Sales is a profession like any other profession in business, sports or the performing arts.  And like in those professions top performers do not rely on the training and coaching from their respective institutions, they take personal responsibility.  Sport examples are legendary.  During their best years the San Francisco 49ers had great training and great coaching, yet players like Jerry Rice developed and maintained an off season conditioning and training schedule that enable him to be the very best for a very long time when competing against other world-class athletes.

Now – the good news.  There are great resources available for sales reps to improve their performance on their own.  The really good news is these resources are easy to tap into and affordable.  For those that would like to get started immediately, here are some ideas.

  • Blogs. There are 100s of blog sites about sales – clearly some are better then others.  But you can find recommendations throughout the web to help sort that out.  So, pick 5 blogs that relate to your learning needs and read them on an ongoing basis.
  • White Papers.  There are both training companies and consulting firms that produce great whitepapers on sales best practices.  For starters go to websites like those published by McKinsey, BCG, Bain & Co., Accenture, and Booz Allen.
  • Online training.  Online training has improved significantly over the last 5 years.  There are a number of online universities offering courses in sales. Again to get started go to Udemy.com – they have a number of sales programs and most are $100 or less.
  • Apps.  There are a number of apps that can help.  For example, SweetSpot is an app that will help you learn about the latest developments and trends in a wide variety of industries and companies.

As a best friend once advised – you can’t write if you don’t read.  And so it goes in sales.  All the old stereotypes no longer apply – sales is a profession and like all professions the very best work really hard at being the very best.

If you found this post helpful, you might want to join the conversation and subscribe to the Sales Training Connection.

©2014 Sales Momentum®


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Happy Thanksgiving

Wishing everyone a Happy Thanksgiving holiday … and for many a long weekend filled with fun, football, and perhaps some shopping, too.

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Sales manager trust – everyday, all the time, everywhere

Sales managers and developing trust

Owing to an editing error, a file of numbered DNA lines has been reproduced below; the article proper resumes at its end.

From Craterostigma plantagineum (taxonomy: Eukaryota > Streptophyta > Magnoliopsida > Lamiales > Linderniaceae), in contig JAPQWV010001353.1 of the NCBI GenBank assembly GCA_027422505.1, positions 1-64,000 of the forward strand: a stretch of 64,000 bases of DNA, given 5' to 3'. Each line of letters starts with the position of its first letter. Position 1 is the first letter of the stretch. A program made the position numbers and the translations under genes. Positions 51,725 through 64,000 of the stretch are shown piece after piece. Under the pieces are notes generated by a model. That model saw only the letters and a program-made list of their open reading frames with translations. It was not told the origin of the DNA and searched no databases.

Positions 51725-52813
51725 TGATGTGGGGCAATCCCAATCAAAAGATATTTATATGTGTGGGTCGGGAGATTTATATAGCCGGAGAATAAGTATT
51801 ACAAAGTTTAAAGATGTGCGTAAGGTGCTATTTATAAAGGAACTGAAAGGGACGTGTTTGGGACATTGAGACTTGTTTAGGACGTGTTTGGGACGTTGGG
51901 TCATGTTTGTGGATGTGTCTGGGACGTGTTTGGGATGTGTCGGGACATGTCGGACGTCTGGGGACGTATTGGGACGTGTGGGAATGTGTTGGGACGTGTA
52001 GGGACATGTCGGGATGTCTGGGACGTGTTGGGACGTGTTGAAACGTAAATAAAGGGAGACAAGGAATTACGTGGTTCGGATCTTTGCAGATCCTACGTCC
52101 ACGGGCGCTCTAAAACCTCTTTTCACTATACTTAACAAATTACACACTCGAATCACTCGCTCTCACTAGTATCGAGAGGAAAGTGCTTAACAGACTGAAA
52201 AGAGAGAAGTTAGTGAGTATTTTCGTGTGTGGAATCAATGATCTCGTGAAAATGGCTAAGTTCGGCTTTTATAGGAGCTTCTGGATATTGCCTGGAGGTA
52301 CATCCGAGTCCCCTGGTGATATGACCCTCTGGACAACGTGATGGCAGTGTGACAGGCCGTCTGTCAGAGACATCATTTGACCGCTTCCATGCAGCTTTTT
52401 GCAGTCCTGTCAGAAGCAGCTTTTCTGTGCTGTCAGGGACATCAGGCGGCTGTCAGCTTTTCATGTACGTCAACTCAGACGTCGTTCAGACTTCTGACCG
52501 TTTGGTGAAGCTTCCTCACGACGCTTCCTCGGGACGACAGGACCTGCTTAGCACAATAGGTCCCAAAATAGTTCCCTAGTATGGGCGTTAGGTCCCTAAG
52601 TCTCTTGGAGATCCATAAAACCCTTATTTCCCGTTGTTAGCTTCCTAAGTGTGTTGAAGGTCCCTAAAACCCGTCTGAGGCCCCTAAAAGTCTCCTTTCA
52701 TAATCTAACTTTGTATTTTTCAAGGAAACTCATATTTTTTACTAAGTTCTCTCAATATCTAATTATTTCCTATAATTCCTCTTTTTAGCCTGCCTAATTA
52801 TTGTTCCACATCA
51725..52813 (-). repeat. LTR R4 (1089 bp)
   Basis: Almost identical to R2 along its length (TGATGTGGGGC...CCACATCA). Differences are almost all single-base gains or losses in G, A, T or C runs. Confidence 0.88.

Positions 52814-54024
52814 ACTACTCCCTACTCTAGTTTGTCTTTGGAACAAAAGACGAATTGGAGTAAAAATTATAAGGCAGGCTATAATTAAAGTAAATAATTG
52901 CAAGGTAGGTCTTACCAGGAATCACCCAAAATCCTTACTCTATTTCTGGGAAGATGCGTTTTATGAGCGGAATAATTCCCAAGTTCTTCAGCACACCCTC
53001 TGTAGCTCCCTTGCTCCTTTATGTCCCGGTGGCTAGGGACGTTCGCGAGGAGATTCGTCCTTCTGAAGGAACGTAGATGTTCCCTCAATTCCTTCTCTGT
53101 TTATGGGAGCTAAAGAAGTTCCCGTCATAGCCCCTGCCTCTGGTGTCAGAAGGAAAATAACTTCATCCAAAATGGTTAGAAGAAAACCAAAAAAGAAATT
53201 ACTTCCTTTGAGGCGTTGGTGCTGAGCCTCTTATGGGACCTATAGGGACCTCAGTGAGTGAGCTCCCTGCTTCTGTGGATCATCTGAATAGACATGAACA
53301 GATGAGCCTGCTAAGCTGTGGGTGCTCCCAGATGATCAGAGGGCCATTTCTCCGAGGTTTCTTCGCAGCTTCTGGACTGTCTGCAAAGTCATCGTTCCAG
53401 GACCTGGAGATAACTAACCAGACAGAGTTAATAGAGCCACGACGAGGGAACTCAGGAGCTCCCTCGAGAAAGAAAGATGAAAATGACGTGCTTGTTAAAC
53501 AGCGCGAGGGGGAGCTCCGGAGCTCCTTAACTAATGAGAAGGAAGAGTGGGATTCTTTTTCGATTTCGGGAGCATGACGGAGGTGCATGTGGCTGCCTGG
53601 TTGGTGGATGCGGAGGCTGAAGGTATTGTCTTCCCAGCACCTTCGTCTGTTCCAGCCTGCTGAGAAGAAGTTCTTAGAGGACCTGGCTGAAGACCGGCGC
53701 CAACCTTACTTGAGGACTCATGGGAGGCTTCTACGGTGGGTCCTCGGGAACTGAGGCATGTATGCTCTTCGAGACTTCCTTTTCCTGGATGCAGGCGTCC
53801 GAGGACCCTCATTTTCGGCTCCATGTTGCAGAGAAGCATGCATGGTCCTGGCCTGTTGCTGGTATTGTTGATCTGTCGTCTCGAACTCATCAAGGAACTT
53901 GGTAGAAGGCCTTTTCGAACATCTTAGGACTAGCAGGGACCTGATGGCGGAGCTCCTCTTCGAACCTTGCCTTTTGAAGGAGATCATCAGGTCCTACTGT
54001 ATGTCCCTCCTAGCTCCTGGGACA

Sales managers and developing trust

Sales managers must develop the trust of their sales team and help their team members to trust each other.  Trust takes time to create but can be lost in a wink of an eye.

While trust takes time, it doesn’t just evolve over time.  It takes explicit thought and action.   When trust exists, everything on the road to excellence is a little bit easier; without it some things are more difficult and others are out of reach.

Because of all this we are always looking for ideas that can help sales managers do a better job in developing trust.  Recently we came across a Harvard Business Review blog by Carolyn O’Hara.  Although it was directed at employees in general, we thought the learning points were particularly important for sales managers.

So, how can sales managers develop trust?

6 tips to help sales managers develop trust

  • Make a personal connection – If is difficult to develop trust without interacting with the other party.  This can be a challenge on some sales teams because they may be scattered over a wide geography – separate from the manager and from each other.  Here technology can help.  And, the sales manager must leverage ideas like peer coaching, new hire on-boarding programs, and team meetings.
  • Be transparent and truthful – Share as much as you can about the company – strategies, financial results, new initiatives, and performance metrics.  Share why things are happening, as well as, as what is happening – this is important for both good and bad news.
  • Encourage rather than command – Don’t just tell people what to do –motivate them. People work harder and smarter when they are empowered to succeed and empowering requires trust to be extended.
  • Take the blame, but give credit – One of the best ways to encourage high performance and to develop trust is to give credit for successes and own up to your mistakes.
  • Don’t play favorites – This is an easy and quick way to lose trust.  Here appearance matters.  In some cases the sales manager may not being playing favorites by intent but the optics of the situation may project a different image.  Again, this is why communication is so important.
  • Show competence – Trust will not be sustained by just doing all the above.  Sales managers must be competent at performing their own piece of the sales productivity puzzle to be trusted.   This means sales managers must continuously update their knowledge and skills